Last week we looked at the first words that Jesus spoke in the Gospel of Mark. This week, we turn to the Gospel of Luke. The sermon in Nazareth in Luke 4 doesn’t provide us Jesus’s first words in Luke. We find those in the story of Jesus in the temple: “Why were you searching for me? Did you not know that I must be in my Father’s house?” (Luke 2:49). Even so, this sermon is thematic for Luke’s depiction of Jesus. Just like his call, “the time is fulfilled,” sets a tone of urgency that perfectly fits Mark’s Gospel.

In Mark 1, we heard Jesus declare that the kingdom of God has drawn near. In Luke 4, we learn more about what that kingdom looks like and how it is manifested on earth.

So what does Luke want us to understand about Jesus from some of his first moments in the spotlight? To answer that question, he leads us to Jesus’s hometown of Nazareth, where he is invited to speak in the synagogue. He reads from Isaiah 61 about God’s agenda of good news to the poor, release of captives, and “the year of the Lord’s favor” (Luke 4:19).

Interpreters all but unanimously understand this final phrase to be a reference to the year of Jubilee described in Leviticus 25, a year of justice at its most basic, with freedom, economic reform, and forgiveness of debts. Rabbinic scholars taught (and archeology bears out) that the seven-year cycle of sabbatical years was reinstated after the Jewish exiles returned from Babylonia, but the fifty-year Jubilee cycle was not. And it seems the more years that passed, the more deeply enslaved and indebted the people became.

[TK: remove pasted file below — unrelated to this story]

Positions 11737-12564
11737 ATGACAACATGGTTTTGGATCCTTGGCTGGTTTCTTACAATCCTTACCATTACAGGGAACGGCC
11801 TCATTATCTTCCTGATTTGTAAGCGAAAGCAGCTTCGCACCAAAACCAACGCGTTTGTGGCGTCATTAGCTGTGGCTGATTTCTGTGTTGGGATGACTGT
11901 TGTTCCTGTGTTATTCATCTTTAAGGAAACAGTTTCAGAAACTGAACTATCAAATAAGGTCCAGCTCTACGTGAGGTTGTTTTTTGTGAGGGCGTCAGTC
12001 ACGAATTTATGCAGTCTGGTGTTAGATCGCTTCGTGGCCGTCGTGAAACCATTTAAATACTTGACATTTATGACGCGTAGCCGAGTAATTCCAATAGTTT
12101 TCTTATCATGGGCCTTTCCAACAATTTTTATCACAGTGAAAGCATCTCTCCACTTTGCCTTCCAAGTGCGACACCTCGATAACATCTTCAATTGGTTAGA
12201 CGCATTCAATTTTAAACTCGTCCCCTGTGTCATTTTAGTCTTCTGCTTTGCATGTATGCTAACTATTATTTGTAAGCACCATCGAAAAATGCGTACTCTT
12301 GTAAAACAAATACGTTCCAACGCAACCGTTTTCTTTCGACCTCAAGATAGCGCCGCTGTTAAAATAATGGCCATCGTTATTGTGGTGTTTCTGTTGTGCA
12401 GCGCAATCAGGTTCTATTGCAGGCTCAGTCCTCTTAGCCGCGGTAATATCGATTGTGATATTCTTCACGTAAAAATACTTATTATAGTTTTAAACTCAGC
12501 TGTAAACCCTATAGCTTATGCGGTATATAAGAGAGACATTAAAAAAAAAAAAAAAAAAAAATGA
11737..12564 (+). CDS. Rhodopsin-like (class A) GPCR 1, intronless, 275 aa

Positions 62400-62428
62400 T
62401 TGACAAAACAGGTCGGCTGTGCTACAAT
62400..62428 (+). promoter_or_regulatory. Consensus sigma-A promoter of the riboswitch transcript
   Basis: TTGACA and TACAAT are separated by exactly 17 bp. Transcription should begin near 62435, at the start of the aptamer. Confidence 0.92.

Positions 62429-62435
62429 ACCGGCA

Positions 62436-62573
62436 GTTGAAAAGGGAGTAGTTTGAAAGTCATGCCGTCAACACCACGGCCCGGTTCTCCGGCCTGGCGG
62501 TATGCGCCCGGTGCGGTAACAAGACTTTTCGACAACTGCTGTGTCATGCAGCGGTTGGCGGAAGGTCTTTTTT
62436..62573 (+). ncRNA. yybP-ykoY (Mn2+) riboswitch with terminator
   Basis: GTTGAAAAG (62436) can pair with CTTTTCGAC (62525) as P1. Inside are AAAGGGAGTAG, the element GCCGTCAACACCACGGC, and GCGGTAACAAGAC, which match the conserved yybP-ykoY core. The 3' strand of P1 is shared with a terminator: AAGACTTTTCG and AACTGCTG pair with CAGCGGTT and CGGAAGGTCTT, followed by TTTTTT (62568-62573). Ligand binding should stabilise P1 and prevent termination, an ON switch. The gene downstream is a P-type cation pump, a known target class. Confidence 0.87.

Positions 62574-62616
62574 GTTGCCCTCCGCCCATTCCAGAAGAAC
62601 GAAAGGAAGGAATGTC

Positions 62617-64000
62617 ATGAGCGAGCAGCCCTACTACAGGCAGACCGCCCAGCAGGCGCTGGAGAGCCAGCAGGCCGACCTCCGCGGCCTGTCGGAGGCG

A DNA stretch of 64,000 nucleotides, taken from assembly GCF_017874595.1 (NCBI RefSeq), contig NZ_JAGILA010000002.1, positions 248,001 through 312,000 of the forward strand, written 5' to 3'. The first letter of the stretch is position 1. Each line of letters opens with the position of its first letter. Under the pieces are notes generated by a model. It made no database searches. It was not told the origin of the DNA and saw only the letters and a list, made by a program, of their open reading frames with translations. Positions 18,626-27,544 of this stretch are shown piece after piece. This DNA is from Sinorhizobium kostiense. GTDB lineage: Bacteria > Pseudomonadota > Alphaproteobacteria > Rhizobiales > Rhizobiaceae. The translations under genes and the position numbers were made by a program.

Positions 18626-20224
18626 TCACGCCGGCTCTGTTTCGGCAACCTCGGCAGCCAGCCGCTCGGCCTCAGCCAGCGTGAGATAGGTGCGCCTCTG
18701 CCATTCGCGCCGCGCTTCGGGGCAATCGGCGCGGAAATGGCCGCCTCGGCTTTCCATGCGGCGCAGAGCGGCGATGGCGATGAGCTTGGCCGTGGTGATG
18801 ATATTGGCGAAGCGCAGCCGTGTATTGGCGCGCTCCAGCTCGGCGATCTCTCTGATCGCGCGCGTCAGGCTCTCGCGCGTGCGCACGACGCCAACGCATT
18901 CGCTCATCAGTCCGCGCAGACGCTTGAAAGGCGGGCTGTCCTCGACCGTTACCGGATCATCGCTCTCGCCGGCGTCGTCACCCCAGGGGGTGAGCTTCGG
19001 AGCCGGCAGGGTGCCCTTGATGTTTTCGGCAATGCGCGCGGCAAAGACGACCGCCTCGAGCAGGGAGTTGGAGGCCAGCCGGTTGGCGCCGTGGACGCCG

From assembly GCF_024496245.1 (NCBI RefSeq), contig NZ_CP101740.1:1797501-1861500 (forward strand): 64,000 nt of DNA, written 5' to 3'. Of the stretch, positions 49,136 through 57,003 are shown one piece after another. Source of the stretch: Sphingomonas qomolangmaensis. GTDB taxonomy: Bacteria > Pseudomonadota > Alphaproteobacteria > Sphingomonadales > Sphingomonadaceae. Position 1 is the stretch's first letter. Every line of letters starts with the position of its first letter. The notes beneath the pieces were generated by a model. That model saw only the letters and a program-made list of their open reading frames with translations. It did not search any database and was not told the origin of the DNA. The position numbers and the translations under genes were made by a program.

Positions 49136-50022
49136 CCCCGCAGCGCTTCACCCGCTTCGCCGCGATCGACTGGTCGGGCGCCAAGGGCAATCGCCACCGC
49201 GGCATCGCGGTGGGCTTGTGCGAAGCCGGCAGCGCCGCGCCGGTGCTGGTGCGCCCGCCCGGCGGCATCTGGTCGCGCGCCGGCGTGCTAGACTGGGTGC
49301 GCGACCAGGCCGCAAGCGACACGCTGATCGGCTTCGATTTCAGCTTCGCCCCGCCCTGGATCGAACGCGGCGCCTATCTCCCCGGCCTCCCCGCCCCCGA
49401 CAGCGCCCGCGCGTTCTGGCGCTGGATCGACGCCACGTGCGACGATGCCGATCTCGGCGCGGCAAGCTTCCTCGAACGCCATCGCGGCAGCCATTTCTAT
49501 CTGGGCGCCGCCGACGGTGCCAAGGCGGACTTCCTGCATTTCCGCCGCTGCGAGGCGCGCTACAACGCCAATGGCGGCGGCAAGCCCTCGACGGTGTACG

What, then, does it mean that Jesus placed the Jubilee at the center of his agenda? At the very least, it should tell us that Jesus is concerned for the whole person: not just “saving their souls” but mending their bodies, restoring their relationships, and confronting the social and economic injustices that ensnare them.

The kingdom of God isn’t just the promise of a home with God in heaven; it’s a declaration that God’s transforming power has been unleashed in the world, redeeming every aspect of life.

And to the amazement of the crowd, Jesus says that this vision of peace and justice is fulfilled in their presence.

Discussion

• What does Jesus’s sermon reveal about the nature of his mission and ministry?
• How does this sermon challenge or expand our understanding of the kingdom of God?
• How are spiritual, physical, material, and social needs connected?
• What would Jubilee look like in our world today?

Darrell Pursiful is the editor of Formations. He is an adjunct professor at Mercer University and an active member of the First Baptist Church of Christ in Macon, Georgia.

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